How Psychosocial Alcohol Interventions Work: A Preliminary Look at What fMRI Can Tell Us

Authors

  • Sarah W. Feldstein Ewing,

    1. From the Mind Research Network (SWFE, FMF, AS, LDC, KEH), Albuquerque, New Mexico; Department of Psychology (KEH), the University of Colorado at Boulder, Boulder, Colorado; Center for Brain Health (FMF), the University of Texas at Dallas, Dallas, Texas.
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  • Francesca M. Filbey,

    1. From the Mind Research Network (SWFE, FMF, AS, LDC, KEH), Albuquerque, New Mexico; Department of Psychology (KEH), the University of Colorado at Boulder, Boulder, Colorado; Center for Brain Health (FMF), the University of Texas at Dallas, Dallas, Texas.
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  • Amithrupa Sabbineni,

    1. From the Mind Research Network (SWFE, FMF, AS, LDC, KEH), Albuquerque, New Mexico; Department of Psychology (KEH), the University of Colorado at Boulder, Boulder, Colorado; Center for Brain Health (FMF), the University of Texas at Dallas, Dallas, Texas.
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  • Lindsay D. Chandler,

    1. From the Mind Research Network (SWFE, FMF, AS, LDC, KEH), Albuquerque, New Mexico; Department of Psychology (KEH), the University of Colorado at Boulder, Boulder, Colorado; Center for Brain Health (FMF), the University of Texas at Dallas, Dallas, Texas.
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  • Kent E. Hutchison

    1. From the Mind Research Network (SWFE, FMF, AS, LDC, KEH), Albuquerque, New Mexico; Department of Psychology (KEH), the University of Colorado at Boulder, Boulder, Colorado; Center for Brain Health (FMF), the University of Texas at Dallas, Dallas, Texas.
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Reprint requests: Sarah W. Feldstein Ewing, PhD, Translational Neuroscience, The Mind Research Network, Pete & Nancy Domenici Hall, 1101 Yale Blvd NE, Albuquerque, NM 87106; Tel.: +1-505-925-473; Fax: +1-505-272-8002; E-mail: sfeldstein@mrn.org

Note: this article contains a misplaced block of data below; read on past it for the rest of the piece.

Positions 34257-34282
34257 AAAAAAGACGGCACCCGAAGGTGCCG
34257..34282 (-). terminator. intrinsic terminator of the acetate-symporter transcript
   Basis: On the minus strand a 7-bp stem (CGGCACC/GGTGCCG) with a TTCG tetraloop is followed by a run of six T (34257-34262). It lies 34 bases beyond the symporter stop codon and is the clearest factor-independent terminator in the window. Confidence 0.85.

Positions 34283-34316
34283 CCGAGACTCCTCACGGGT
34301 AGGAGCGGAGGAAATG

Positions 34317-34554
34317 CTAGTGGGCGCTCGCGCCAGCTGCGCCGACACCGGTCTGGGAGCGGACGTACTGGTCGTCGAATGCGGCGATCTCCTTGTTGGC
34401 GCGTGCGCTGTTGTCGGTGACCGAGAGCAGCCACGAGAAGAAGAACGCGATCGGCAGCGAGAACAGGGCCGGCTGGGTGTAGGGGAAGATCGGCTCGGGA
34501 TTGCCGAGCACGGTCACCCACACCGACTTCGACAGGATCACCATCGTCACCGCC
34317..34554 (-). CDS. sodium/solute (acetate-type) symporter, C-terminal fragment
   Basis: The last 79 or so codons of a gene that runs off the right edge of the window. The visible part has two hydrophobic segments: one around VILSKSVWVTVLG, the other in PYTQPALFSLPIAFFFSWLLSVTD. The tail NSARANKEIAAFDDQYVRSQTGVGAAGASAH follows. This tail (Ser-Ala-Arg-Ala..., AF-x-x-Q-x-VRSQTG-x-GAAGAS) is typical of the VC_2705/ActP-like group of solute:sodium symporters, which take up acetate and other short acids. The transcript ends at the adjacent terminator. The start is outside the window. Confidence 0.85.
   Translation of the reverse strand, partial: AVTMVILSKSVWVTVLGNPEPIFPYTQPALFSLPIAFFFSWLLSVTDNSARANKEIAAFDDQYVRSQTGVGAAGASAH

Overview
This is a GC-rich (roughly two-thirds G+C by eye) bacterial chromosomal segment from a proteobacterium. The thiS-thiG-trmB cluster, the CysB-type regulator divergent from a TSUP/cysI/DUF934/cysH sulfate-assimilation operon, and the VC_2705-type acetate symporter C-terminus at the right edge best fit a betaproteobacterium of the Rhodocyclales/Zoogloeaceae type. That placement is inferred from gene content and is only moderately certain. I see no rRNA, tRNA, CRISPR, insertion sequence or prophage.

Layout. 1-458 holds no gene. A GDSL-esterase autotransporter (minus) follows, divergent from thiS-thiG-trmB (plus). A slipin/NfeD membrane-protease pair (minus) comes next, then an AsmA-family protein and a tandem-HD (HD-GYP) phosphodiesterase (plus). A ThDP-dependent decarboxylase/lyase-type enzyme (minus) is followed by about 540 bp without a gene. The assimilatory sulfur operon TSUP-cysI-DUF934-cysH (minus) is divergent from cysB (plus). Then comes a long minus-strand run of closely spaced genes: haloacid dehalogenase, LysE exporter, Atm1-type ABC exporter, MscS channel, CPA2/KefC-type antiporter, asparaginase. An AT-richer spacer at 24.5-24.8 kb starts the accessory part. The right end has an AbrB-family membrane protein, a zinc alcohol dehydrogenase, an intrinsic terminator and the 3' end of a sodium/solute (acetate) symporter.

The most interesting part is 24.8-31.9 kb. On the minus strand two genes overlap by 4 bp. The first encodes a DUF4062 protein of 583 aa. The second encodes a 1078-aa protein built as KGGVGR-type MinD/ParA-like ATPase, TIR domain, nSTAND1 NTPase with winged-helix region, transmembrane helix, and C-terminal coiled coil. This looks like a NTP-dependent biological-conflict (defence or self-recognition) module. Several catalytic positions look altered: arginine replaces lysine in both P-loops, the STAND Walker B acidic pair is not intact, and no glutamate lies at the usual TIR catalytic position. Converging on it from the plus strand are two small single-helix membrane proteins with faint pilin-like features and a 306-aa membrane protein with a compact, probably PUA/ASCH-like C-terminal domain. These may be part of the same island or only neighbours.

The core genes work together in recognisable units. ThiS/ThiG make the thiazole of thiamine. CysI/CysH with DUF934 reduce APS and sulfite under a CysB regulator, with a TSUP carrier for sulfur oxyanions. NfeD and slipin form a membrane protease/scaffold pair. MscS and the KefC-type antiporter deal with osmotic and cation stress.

Abstract

Background:  Current work in motivational interviewing (MI) has supported the role of in-session client and therapist language in predicting postintervention substance use outcomes. In particular, a relationship has been found between specific therapist language (e.g., MI-consistent behaviors), specific types of client speech (e.g., change talk; CT and counterchange talk; CCT), and subsequent drinking outcomes. One hypothesis to explain this phenomenon is that CT is an indication of a neurocognitive shift that happens during the course of a psychosocial intervention. And, it is possible that this shift is responsible for catalyzing and maintaining changes in drinking behaviors following MI interventions. To investigate this question, the effect of CT on blood oxygen level–dependent (BOLD) response during the presentation of alcohol cues was evaluated using functional magnetic resonance imaging.

Methods:  To examine changes in neural response to alcohol cues following client language, 10 adults with alcohol dependence (50% men; 40% Caucasian; 40% Hispanic; M age = 42.6; M years of education = 13.3) were presented with CT and CCT derived from their prescan MI session during the presentation of alcohol cues.

Results:  Following CCT, there was significant neural response to alcohol cues in several key reward areas (cluster-corrected p < 0.05, z > 2.3; orbitofrontal cortex, nucleus accumbens, anterior insula, posterior insula, caudate, and putamen). On the contrary, there were no areas of significant reward activation following CT.

Conclusions:  These results indicate that CT may be effectively inhibiting activation in brain regions that respond to the salience of alcohol cues. These findings provide preliminary biological support of the psychosocial literature findings, highlighting the critical importance of change talk during psychosocial interventions.

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